How does Confession heal my soul?
Father Mac answered: “For the most part it, restores our dignity gained at Baptism.” To that, Lenora, a high school senior, inquired: “What you’re saying Father, is there’s a connection between Baptism and Penance?” “Absolutely,” added Father, “and a big one too!” “Please explain that,” chimed in Ted, another graduating senior.
What is Fr. Mac saying? Let’s look at his statement more closely. Those to be baptized are brought to church carrying Adam and Eve’s inherited original sin. The waters of Baptism wash clean that sin making the baptized adopted sons and daughters of God. Thus, the baptized gain the amazing dignity of membership in God’s family. This means that Jesus Christ becomes the adopted brother of all the baptized.
Let’s be clear: the baptized did nothing to gain that dignity. Their adopted brother, Jesus, through His death and resurrection, freely gives it to them. When they complete this earthly life, the baptized move into the divine household of God their Father.
But when after baptism, sin enters our lives, things change. When we sin, we say to God: “You are not enough for me. I need more than what you can offer.” And when we choose whatever that is over our relationship with God, darkness covers the luster of our dignity and we are like dead persons.
However, when we come to our senses and realize our mistakes, we become contrite and filled with remorse. We bow our heads telling God we’re sorry and beg for His Mercy. In the confessional, we confess our sins and our sorrow. The priest’s absolution dissolves the darkness of sin, and most importantly, restores our baptismal dignity. We are whole again! Then we look as we did on the day of our baptism—shiny, new, and part of God’s family again.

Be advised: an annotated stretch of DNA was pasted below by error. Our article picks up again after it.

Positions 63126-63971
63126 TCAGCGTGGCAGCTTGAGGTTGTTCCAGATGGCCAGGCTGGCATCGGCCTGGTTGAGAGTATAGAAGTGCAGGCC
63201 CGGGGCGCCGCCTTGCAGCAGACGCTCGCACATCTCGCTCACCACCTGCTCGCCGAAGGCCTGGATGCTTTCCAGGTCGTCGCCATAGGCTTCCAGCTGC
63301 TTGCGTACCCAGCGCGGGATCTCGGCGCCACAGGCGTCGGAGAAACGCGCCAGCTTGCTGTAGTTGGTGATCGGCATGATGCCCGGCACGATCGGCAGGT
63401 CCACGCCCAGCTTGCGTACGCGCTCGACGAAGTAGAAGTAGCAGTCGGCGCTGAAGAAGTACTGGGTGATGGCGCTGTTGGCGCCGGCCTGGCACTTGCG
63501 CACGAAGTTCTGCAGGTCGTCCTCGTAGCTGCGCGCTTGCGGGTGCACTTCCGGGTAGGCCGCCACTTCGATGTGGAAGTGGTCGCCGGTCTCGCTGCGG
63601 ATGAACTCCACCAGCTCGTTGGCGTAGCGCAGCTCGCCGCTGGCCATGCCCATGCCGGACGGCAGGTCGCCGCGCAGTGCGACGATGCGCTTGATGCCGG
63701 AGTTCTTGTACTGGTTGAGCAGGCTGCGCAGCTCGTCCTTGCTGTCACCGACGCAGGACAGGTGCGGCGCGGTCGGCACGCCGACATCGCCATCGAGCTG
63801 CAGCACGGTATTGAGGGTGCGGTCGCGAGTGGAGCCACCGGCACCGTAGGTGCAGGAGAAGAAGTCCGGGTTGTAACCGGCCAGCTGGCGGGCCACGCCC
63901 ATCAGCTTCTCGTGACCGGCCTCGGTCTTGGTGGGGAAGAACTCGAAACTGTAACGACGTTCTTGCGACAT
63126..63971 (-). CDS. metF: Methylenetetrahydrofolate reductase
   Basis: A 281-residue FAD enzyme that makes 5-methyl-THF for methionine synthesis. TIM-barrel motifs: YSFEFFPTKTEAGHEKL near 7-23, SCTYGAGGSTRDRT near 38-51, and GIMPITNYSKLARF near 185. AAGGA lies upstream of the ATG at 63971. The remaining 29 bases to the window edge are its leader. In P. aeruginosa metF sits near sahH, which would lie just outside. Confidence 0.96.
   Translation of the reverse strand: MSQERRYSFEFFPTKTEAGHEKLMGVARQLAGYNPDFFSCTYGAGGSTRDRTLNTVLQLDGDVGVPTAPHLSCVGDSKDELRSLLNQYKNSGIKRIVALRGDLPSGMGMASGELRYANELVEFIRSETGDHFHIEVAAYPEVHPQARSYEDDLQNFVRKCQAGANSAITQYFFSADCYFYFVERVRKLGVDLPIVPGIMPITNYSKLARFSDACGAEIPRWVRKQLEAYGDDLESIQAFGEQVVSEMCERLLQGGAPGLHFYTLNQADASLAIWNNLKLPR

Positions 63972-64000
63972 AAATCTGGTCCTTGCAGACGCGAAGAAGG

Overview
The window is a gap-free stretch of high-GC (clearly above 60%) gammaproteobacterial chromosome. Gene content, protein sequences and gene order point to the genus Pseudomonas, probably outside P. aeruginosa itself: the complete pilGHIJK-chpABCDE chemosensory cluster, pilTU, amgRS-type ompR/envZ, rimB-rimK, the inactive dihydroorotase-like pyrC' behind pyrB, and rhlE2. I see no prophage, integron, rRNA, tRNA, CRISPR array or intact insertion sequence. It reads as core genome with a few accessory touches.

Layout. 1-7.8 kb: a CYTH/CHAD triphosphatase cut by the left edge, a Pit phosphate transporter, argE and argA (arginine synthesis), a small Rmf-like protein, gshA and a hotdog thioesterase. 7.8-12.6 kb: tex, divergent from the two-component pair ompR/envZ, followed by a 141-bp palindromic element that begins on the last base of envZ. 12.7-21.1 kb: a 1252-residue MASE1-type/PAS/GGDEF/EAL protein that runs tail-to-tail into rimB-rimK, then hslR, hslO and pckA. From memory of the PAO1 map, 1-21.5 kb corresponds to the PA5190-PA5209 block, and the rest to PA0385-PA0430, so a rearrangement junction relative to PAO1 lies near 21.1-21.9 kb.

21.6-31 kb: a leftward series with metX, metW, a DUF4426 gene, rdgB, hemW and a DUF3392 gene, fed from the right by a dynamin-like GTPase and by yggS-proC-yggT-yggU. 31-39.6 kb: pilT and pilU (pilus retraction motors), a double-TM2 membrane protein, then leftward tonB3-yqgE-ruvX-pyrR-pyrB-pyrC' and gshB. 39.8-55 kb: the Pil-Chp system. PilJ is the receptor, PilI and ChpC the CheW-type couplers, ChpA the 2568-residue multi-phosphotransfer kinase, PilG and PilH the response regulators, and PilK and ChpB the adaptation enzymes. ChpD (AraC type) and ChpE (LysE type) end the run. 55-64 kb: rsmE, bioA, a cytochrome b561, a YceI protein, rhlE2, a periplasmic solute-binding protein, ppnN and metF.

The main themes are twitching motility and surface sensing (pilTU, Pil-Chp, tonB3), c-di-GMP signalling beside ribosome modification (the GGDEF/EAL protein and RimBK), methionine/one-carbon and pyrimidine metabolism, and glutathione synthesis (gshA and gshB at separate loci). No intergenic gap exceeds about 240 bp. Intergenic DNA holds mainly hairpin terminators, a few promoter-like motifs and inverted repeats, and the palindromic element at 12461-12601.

Jesus isn’t interested in making us feel guilty or filled with pity. Jesus only wants His restored brother and sister to use their gifts and persons to build His Father’s kingdom.
Our lesson is if God can forgive and move on, we can do the same. If God doesn’t measure our lives by our last mistake or even our last rejection, we can also do the same. God looks at His creation and always sees what’s possible, not what’s impossible. And this same vision is what God asks us to see.
Mercy is never about belittling or humiliating others. It is simply and plainly the restorative power of God’s grace. Pope St. John Paul says: “Mercy constitutes the fundamental content of the messianic message of Christ and the constitutive power of his mission.”
Indeed, when we confess, we heal, and it gives us all a spotless, new start. Confession restores also our final destiny and makes our lives end “happily ever after.” Fr. Mac is correct – what begins at Baptism ends in heaven!
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Blessings, Fr. DeLillio
(Art Work: I baptize you, Jen Norton Artist)